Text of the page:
Treatment by design in leukemia, a meeting report, Philadelphia, Pennsylvania, December 2002

Academic Article


  • Novel approaches have been designed to treat leukemia based on our understanding of the genetic and biochemical lesions present In different malignancies. This meeting report summarizes some of the recent advances in leukemia treatment. Based on the discoveries of cellular oncogenes, chromosomal translocations, monoclonal antibodies, multidrug resistance pumps, signal transduction pathways, genomics/proteonomic approaches to clinical diagnosis and mutations in biochemical pathways, clinicians and basic scientists have been able to identify the particular genetic mutations and signal transduction pathways involved as well as design more appropriate treatments for the leukemia patient. This meeting report discusses these exciting new therapies and the results obtained from ongoing clinical trials. Furthermore, rational approaches to treat complications of tumor lysis syndrome by administration of the recombinant urate oxidase protein, also known as rasburicase, which corrects the biochemical defect present in humans, were discussed. Clearly, over the past 25 years, molecular biology and biotechnology has provided the hematologist/oncologist novel bullets in their arsenal that will allow treatment by design in leukemia.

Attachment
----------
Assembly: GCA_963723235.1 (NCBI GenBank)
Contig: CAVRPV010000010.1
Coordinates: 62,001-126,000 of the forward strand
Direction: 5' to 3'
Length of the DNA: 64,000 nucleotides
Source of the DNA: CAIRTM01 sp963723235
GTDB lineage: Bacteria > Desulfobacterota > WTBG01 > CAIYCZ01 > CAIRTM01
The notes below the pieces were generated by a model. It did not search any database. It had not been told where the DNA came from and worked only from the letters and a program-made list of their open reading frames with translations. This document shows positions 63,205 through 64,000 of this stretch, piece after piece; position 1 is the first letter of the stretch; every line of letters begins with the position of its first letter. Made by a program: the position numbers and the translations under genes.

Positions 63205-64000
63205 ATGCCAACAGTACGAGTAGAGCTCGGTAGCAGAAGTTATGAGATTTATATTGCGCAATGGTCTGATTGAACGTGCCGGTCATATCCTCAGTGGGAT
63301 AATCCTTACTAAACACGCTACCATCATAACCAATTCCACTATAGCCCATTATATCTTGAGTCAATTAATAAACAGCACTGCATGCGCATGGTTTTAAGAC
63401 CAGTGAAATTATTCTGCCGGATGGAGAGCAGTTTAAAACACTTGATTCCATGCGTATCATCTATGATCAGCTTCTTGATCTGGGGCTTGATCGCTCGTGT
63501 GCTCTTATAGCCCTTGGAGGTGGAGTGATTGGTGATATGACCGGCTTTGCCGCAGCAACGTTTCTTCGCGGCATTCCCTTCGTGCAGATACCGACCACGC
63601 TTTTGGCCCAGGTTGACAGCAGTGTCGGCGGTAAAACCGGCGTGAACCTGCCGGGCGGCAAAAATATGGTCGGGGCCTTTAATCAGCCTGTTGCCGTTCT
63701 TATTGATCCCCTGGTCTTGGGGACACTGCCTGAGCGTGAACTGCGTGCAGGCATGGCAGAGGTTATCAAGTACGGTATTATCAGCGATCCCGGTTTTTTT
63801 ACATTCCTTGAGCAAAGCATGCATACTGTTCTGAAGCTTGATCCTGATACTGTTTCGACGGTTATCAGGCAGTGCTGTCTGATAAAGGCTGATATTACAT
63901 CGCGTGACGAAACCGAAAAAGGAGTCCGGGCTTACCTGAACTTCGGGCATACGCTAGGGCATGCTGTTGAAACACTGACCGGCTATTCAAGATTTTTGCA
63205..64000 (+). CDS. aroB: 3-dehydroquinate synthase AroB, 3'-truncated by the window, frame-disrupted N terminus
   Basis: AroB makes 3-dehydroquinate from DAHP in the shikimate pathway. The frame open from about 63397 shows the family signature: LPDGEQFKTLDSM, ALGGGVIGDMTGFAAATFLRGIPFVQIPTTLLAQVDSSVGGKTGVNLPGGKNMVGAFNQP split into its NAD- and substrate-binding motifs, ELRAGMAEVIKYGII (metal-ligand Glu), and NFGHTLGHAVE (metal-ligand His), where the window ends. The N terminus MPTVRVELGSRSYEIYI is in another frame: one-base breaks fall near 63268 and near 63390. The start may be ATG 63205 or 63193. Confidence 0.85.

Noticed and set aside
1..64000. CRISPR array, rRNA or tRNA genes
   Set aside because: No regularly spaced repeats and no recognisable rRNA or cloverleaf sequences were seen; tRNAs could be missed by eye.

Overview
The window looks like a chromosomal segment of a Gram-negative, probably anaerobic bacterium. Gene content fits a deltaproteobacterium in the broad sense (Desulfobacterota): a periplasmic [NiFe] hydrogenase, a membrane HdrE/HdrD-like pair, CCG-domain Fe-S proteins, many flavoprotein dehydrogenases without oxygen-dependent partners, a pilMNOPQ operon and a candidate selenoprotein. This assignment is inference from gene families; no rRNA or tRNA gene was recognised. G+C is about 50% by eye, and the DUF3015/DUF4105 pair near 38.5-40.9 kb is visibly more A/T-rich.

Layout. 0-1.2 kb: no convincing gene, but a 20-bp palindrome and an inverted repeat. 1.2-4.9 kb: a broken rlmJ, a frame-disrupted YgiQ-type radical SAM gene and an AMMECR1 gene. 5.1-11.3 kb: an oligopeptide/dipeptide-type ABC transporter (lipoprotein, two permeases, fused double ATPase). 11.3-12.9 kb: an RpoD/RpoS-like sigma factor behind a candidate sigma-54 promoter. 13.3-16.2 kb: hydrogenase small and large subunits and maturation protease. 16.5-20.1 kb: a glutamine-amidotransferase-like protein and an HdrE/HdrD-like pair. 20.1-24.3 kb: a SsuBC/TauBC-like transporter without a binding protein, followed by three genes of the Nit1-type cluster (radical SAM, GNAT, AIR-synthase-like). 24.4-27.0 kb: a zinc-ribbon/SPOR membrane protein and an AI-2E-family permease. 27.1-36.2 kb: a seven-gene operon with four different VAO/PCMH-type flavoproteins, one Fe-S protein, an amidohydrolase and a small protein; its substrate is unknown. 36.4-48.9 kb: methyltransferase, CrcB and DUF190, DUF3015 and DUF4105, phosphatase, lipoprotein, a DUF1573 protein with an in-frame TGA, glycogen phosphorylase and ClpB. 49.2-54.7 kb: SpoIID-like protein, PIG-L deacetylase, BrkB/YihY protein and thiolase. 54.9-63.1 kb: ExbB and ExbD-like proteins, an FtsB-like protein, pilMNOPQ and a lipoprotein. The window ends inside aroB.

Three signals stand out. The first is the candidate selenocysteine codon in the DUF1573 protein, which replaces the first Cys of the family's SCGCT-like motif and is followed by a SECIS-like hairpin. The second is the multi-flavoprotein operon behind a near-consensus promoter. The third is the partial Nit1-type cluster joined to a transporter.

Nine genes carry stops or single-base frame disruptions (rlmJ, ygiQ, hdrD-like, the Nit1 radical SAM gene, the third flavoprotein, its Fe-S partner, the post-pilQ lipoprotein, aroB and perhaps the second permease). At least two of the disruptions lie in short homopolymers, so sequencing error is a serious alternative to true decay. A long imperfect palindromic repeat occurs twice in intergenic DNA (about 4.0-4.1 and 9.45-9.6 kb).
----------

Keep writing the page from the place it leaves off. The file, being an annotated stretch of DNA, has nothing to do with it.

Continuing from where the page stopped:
• Published In

  • Leukemia  Journal
  • Digital Object Identifier (doi)

    Author List

  • Larson RA; Daley GQ; Schiffer CA; Porcu P; Pui CH; Marie JP; Steelman LS; Bertrand FE; McCubrey JA
  • Start Page

  • 2358
  • End Page

  • 2382
  • Volume

  • 17
  • Issue

  • 12